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14.0 Abu Ali Sina (Avicenna)

The most famous exponent of the idea of universalism and the most famous figure in lsmaili learning, was lbn Sina.- Within the brief span of fifty-eight years he was able to produce an astounding number of works; on mathematics, music, geology and on problems of light, gravity, heat, motion, philosophy, medicine, and on different subjects; an achievement that can only be accounted for by his unequalled ability of mind and a power of assimilation of which history offers few such striking examples.

Abu 'Ali al-Husain lbn 'Abd-Aiiah lbn Hasan Ibn 'Ali lbn Sina, (which was Europeanised into Avicenna) was born in August 980 C.E. (Safar 370 A. H.) in a large village near Bukhara called Kharmaithan (the hand of the Sun). His father was from Balkh, a city known to the Greeks as Becha. From Balkh the father of Avicenna moved to Bukhara. At this time it was the capital of Samanid ruler, Nuh the second son of Mausin, who had ascended the throne in 977 C.E./366 A. H. He was appointed as a local governor in Kharmaithari, and must, therefore, have been a man of some standing. There he married a lady named Seterah, and this great soul (Ibn Sina) was the result of this union.

Some years later, the family returned to Bukhara and here Avicenna's ear!y formative age begins. When he was only ten years old, he had read the Qu'ran, and mastered most of the other subjects connected with literature. The religious atmosphere of his home was not orthodox - an important point that he himself tended to conceal, but which helps to explain some of the difficulties of his life. 'My father,' he writes in his autobiography was one of those who had responded to the invitation of the Egyptians (the Fatimids) and was counted among the Ismailis.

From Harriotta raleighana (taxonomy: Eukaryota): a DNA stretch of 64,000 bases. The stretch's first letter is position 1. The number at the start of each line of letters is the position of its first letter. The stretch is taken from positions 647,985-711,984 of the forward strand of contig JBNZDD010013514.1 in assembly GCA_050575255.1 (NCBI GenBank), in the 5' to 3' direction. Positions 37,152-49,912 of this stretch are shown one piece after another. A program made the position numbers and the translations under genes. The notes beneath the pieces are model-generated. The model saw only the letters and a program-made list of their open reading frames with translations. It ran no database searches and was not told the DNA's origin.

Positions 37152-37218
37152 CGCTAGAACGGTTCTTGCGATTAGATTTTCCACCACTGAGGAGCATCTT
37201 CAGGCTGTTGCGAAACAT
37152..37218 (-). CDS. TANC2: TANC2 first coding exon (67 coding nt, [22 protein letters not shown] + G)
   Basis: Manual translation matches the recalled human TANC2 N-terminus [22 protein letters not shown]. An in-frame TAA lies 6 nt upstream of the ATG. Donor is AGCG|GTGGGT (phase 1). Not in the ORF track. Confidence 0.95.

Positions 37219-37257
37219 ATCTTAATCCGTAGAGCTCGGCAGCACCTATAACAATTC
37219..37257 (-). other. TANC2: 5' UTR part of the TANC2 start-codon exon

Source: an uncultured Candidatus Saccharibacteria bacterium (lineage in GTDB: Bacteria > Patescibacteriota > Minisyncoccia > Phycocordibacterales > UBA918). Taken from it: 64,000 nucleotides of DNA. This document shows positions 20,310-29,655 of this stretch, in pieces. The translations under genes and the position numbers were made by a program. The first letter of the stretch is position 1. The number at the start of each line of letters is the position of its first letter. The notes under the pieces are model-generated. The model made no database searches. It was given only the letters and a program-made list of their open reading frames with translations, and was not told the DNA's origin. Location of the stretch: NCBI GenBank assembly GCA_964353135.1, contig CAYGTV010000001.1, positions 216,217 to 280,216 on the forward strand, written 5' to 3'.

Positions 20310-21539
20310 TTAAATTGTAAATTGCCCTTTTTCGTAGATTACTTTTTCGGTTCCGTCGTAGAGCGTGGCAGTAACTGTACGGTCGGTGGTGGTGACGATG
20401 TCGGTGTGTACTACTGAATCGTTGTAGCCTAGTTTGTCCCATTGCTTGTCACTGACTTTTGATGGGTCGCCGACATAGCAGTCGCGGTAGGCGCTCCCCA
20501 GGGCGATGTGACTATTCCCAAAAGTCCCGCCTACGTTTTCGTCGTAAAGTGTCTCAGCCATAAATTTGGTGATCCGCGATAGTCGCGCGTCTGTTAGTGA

At about this time, throughout Iran, particularly in the vicinity of the capital and the Eastern regions of the country, lsmaili propaganda and proselytism were at their height and a considerable number of people, including many men of high scholarship and learning and officials, were being attracted towards lsmaili belief and doctrines. Abdullah - father of Avicenna, and his brother Ali, both had accepted this belief, and their residence had become the rendezvous of lsmaili Missionaries.

He used to listen to his father and brother discussing the soul and the intellect. His father professed lsmailism and he himself did not depart from his father's religion.

The principles of lsmaili Proselytism were based on culture, liberal education and philosophy. Hence lbn Sina from his youth became acquainted with the Greek science, mathematics. philosophy, medicine etc. His mind was accordingly developing on this kind of thought. and it may be said that constantly hearing from his father and brother about the Greek philosophy, the interest in the subject was fully awakened in his mind. He was also sent to a cerain grocer who was in the habit of using that form of calculation to learn Indian arithmetic, and at the same time he was studying Muslim Jurisprudence.

At about this time, Abu Abduliah an -Natili, the Pupil of Abul Faraj lbn at-Tayib, who ranked amongst the leading philosophers of the world visited Bokhara. Abdullah. fully aware of his son's natural ability and thirst for knowledge, invited an-Natili to be his guest at his house, so that he may teach the fundamentals of philosophy to his son. An-Natili commenced his teachings, beginning with the lsa Gooji of Farfuryous, and soon realised that his pupil was highly gifted, and, the course of discussions, he was showing a new trend of thought of his own in philosophy, unknown hitherto.